Wertheimer's optimistic thesis is that people always have that layer which has preserved creative freedom in spite of the greatest external opposition and that it is a matter of penetrating to this layer. I see the danger that even the most progressive behaviour therapy, the social cognitive approach of the cognitive behaviour therapy in all its serious attempts, sometimes promotes a rigid "computing" (which PERLS also calls "mind-fucking") rather than freedom for creative self-determination. In his book "Schöpferische Freiheit" (Creative Freedom) METZGER quotes the swordmaster TAKUAN with the statement:
"There are two kinds of schooling one in final understanding and the other in method. The first, as already mentioned, aims to understand the ultimate significance of things for which actions are not limited by prescribed rules. There is only one meaning which goes its own innate way. However, mastery of the individual method is equally necessary. If you have no knowledge of this, you don't know how to approach your task" (1962, p.77, Author's translation).

I think it is not too daring to compare this duality with WERTHEIMERs. Here it is a question of investigating the conditions which promote freedom with scientific methods while taking into account that freedom is a Gestalt quality of character which, as a holistic phenomenon, will never be entirely accessible to rational analysis. Freedom can be hidden behind experiences, behind knowledge of contingencies, which is inaccessible but can become accessible when one is prepared to use knowledge of meaningful conditions (yes, certainly this is also knowledge of contingencies). According to this view there is no reason for Gestalt theorists to distance themselves from cognitive behaviour therapy. It can play its part in making more precise the rational and reasonable strategies of Gestalt theoretical psychotherapy. And at the same time Gestalt theory can offer cognitive behaviour therapy a wider framework in the sense of a more comprehensive view of man freed of disastrous limitations.

BANDURA, A. (1974). Behaviour theory and the models of man. American Psychol. 29 , 859-869.
BANDURA, A. (1977). Self-efficacy: Toward a unifying theory of behavioural change. Psych. Review, 84 , 191-215.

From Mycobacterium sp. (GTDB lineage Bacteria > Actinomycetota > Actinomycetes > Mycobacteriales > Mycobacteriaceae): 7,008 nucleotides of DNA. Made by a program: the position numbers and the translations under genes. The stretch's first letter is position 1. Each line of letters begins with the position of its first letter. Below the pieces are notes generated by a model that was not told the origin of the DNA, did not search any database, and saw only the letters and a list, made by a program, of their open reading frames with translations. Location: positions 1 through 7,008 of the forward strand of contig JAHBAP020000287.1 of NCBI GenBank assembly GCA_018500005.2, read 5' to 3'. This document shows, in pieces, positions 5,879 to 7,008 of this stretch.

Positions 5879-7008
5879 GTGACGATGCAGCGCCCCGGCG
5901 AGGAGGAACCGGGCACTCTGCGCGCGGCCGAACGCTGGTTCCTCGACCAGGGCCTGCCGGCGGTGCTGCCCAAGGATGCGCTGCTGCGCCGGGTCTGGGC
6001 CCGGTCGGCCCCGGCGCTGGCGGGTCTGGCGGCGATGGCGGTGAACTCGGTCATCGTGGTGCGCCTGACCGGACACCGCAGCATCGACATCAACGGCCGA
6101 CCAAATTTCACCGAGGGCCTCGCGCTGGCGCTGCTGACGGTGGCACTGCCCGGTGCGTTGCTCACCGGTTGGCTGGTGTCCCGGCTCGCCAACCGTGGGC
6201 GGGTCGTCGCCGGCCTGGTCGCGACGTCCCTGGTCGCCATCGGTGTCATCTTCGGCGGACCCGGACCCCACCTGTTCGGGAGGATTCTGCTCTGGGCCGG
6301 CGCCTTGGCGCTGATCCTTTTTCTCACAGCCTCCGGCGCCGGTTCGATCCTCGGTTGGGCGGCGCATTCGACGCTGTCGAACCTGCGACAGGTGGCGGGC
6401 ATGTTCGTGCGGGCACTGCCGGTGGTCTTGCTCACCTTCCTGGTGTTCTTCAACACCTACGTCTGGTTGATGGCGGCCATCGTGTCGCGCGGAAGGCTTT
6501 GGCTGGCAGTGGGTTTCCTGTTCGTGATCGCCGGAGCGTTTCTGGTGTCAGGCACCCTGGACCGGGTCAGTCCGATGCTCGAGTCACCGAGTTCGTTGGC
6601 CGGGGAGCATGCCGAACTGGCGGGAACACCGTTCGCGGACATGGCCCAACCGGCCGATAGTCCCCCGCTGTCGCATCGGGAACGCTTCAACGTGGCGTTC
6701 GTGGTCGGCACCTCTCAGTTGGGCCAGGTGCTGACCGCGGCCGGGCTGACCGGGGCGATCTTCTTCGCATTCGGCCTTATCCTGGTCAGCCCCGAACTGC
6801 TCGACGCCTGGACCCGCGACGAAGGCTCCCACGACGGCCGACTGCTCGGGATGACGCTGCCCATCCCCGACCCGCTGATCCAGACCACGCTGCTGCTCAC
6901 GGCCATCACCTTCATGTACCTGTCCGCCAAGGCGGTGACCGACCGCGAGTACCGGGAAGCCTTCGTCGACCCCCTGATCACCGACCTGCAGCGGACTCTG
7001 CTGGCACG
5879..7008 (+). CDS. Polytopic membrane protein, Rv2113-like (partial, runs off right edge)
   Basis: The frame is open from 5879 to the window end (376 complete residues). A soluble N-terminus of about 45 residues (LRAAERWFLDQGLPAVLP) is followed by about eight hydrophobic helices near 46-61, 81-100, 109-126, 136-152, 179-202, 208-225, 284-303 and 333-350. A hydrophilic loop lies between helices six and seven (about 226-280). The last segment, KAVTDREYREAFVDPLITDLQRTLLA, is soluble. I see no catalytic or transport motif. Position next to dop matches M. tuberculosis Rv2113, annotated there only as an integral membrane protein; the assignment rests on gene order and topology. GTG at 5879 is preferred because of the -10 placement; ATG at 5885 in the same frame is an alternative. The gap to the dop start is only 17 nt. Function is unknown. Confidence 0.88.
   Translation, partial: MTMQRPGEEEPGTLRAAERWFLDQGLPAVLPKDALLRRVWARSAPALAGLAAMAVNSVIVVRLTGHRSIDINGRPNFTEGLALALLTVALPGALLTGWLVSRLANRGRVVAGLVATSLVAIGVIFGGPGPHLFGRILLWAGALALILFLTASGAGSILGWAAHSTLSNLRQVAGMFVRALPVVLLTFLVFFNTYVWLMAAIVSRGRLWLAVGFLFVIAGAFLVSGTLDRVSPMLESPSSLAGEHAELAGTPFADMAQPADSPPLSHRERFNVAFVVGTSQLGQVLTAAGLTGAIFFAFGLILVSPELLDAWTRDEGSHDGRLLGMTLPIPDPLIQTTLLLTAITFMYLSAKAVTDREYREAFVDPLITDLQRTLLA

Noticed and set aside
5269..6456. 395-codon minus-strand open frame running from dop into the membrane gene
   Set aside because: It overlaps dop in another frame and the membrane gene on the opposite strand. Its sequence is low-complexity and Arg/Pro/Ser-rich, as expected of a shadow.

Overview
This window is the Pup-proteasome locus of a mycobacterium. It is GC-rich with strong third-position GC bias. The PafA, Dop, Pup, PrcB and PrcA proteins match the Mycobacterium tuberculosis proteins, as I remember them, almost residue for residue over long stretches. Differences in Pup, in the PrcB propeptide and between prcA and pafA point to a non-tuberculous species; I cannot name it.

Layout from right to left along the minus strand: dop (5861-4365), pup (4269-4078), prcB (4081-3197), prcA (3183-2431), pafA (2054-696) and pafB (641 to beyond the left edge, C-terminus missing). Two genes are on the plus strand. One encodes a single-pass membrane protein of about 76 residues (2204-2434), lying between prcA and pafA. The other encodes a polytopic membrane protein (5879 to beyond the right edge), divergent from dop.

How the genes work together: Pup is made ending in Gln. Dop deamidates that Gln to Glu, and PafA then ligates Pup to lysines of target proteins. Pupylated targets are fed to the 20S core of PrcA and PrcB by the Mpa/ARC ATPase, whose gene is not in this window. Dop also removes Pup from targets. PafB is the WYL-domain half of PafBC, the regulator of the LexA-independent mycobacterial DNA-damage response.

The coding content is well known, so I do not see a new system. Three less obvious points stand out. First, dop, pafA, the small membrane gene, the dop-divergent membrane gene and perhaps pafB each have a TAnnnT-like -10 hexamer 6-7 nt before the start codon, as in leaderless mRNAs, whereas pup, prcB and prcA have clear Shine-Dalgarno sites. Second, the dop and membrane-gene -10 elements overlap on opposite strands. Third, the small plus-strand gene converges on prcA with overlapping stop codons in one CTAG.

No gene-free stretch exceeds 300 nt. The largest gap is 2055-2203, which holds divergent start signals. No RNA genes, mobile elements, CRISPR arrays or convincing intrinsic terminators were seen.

BANDURA, A. (1980). Self-referent thought: A developmental analysis of self-efficacy. Gestalt Theory 2 , 147-174.
HOETH, F. (1979). Variabilität und Konstanz als phänomenologische Kategorien. Gestalt Theory, 1 , 19-25.
METZGER, W. (1962). Schöpferische Freiheit. Frankfurt: Kramer.
METZGER, W. (1975). Gestalttheorie und Gruppendynamik. Gruppendynamik 6 , 311-331.
RAUSCH, E. (1949).Variabilität und Konstanz als phänomenologische Kategorien. Psychologische Forschung, 23 , 69-114.
WERTHEIMER, M. (1935/1961). Some problems in the theory of ethics. In M. HENLE (ed.), Documents of Gestalt Psychology (pp. 29-41). Berkeley: University of California Press.
WERTHEIMER, M. (1940/1961). A story of three days. In M. HENLE (ed.), Documents of Gestalt Psychology (pp. 52-66). Berkeley: University of California Press.
WERTHEIMER, M. (1945, German: 1964). Produktives Denken. Frankfurt: Kramer.


Humanistic Approach to Counselling

Humanistic counselling recognises the uniqueness of every individual.

It assumes that everyone has an innate capacity to grow emotionally and psychologically towards the goals of self-actualisation and personal fulfilment.

Humanistic counsellors work with the belief that problems are not caused by life events themselves, but how we experience them. Our experience, in turn, will affect and be affected by how we feel about ourselves, influencing self-esteem and confidence. The humanistic approach to counselling therefore encourages the client to learn to understand how negative responses to life events can lead to psychological discomfort. The approach aims for self-acceptance of both negative and positive aspects of our characters and personalities.

Humanistic counsellors therefore aim to help clients to explore their own thoughts and feelings and to work out their own solutions to their problems.